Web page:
Walter Kucharski designs and constructs precision equipment. His innovative contributions have included NASA flight certified equipment. In fact, at one point during the Space Shuttle program, Kucharski was one of only a few Canadian technicians certified to build flight hardware for NASA, and he was a regular consultant to the Canadian Space Agency.
In his endorsement of Kucharski’s nomination for the Principal’s award, one associate professor characterized him as McGill’s mythical “Q” of the James Bond movies – the designer and builder of amazing gadgets.
His colleagues credit him for finding novel solutions to the broad range of difficult mechanical problems in the unit’s laboratories. An exceptional team worker, Kucharski loves to bring his colleagues’ ideas to life. When developing a project, he will take the initiative to improve design whenever possible. As a result, the performance of much of his colleagues’ laboratory infrastructure exceeds original expectations and provides a strong foundation for novel progressive research. Kucharski impresses colleagues with his ability to complete multiple tasks despite the pressure of many and often overlapping deadlines.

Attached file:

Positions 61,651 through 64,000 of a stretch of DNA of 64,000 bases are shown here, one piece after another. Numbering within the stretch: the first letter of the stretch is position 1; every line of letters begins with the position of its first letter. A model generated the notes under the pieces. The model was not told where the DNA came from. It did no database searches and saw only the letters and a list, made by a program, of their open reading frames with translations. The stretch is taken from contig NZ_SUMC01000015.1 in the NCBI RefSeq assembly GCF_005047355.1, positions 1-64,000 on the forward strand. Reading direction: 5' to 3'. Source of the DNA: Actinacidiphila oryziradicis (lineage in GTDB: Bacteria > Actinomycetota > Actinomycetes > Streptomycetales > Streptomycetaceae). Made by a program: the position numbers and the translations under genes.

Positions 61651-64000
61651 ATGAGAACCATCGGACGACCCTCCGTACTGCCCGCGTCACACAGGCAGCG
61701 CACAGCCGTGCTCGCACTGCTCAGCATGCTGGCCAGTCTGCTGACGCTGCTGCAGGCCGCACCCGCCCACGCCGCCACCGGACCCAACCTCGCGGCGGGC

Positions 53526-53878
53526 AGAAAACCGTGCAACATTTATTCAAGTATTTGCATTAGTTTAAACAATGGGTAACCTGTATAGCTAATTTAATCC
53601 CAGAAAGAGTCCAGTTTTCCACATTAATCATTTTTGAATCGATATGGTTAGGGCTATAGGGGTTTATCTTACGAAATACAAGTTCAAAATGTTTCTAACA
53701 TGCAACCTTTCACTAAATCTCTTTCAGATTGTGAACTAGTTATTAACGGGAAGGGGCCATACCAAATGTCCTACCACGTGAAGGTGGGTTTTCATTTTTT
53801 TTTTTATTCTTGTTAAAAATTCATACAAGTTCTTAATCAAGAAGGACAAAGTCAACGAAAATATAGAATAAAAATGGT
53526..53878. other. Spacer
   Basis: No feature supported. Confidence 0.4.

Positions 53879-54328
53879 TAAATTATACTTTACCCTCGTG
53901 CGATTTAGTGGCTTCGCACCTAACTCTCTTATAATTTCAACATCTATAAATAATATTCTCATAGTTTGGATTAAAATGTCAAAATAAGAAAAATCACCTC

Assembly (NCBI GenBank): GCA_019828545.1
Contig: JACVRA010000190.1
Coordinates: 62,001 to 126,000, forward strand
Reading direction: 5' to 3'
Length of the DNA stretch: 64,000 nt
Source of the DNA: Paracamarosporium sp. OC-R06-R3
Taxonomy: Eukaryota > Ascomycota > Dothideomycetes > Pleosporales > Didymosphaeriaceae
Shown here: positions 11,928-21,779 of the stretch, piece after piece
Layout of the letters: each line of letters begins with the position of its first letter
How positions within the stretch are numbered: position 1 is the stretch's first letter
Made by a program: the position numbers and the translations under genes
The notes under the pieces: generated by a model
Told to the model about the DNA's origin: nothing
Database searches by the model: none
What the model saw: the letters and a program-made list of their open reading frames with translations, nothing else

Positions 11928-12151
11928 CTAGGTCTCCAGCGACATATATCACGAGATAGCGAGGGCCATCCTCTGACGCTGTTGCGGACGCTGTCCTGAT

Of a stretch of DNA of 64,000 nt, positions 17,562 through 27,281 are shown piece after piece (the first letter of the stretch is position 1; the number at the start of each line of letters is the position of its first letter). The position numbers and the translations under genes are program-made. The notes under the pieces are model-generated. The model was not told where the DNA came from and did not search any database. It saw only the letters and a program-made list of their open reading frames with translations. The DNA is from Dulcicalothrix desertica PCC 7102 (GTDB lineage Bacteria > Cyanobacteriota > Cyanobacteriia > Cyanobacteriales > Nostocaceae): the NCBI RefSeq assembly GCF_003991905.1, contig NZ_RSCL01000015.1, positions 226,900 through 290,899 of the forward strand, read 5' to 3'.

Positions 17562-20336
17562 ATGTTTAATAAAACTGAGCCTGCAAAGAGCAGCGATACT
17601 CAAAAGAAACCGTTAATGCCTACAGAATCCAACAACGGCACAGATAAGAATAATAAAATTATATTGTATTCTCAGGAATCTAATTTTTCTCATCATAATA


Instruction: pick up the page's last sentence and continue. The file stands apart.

Throughout his 34-year career at McGill, Kucharski has contributed countless hours of his own time to develop new approaches to further the research within his unit, the department and the university. He provides a vital service to our community through training of our graduate students and postdocs.
“I was surprised and somewhat uneasy about winning, knowing that I am definitely not alone in going the extra mile,” said Kucharski about winning the Award. “Often, I work on the weekend to build devices only because my work shop at home is better equipped. In my work, my focus is on graduate students, making sure they are well equipped to do their job. That is what is most important to me.”
Evie Cavis, Customer Service Assistant, Parking Services
Evie Cavis consistently develops a good rapport when interacting with clients, which results in a more personal experience for clients and improved quality of parking services. Her organizational skills and attention to detail are a few of the many qualities that illustrate her work ethic.
Cavis goes beyond what is required of her to ensure that clients are kept up-to-date on changes in parking on campus. She is keen on using web technology such as Google Maps on the parking services website, as it can be tailored to events like major conferences. She relies on Twitter feeds to notify clients of changes in routes because of road work around campus.